Lateral root emergence: a difficult birth
Lateral root initiation takes place deep within the parental root, requiring new primordia to break through the overlying tissues before they emerge into the soil. Lateral root emergence has been well described at the cellular level but, until recently, the molecular mechanisms involved were unclear. Scientists in the 19th and 20th centuries hypothesized that the cell wall of the overlying tissues was modified by enzymes released by cells within the primordium. Recent studies in the model plant Arabidopsis thaliana revealed the existence of a complex transcellular signalling network regulated by auxin that controls cell wall remodelling in cells overlying lateral root primordia. In the first part of this review, early observations on the cell biology of lateral root formation and emergence are summarized, and in the following two sections recent observations in Arabidopsis that led to the identification of the molecular mechanism regulating lateral root emergence are described.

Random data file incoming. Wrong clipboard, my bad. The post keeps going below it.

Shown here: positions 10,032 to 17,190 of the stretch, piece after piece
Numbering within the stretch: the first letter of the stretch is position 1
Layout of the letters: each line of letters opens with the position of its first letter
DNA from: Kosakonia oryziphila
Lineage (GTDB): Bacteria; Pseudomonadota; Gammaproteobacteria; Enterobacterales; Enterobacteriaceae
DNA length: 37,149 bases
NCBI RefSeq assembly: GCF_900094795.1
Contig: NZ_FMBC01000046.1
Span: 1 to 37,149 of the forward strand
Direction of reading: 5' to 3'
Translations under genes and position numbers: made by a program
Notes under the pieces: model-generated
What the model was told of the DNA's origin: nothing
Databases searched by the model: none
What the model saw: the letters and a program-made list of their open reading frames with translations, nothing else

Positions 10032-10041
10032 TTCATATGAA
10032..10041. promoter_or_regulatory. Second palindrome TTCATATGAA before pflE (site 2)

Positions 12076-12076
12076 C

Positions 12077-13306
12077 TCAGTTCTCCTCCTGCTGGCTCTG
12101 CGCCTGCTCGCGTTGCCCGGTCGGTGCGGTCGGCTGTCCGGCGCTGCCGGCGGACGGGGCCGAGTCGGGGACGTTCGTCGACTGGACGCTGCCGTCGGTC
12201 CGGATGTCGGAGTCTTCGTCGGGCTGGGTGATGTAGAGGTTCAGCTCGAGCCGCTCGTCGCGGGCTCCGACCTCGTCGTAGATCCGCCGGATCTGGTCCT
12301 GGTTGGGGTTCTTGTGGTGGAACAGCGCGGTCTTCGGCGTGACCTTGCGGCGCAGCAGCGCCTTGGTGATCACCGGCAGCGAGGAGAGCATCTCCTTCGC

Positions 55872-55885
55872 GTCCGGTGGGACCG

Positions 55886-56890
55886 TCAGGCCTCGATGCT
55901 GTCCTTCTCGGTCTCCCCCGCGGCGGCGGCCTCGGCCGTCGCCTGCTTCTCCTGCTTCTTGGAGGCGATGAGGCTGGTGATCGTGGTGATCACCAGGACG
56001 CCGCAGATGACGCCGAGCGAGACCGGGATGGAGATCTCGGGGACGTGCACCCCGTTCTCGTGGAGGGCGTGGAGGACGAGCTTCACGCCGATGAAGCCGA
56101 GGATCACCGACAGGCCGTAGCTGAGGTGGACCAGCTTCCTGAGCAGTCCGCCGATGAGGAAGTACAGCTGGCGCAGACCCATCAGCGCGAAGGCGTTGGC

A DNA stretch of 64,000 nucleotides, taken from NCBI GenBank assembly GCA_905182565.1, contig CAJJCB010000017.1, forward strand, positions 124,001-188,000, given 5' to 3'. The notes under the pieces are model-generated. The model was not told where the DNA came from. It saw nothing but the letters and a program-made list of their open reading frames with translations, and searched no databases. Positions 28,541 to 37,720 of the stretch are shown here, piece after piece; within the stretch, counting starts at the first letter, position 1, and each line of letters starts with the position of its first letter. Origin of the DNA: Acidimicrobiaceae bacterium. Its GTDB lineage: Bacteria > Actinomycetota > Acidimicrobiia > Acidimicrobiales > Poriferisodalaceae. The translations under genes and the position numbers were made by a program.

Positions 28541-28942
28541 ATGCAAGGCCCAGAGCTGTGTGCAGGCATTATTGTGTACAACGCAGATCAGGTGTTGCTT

Journal of Experimental Botany 60 (13), 3637-3643
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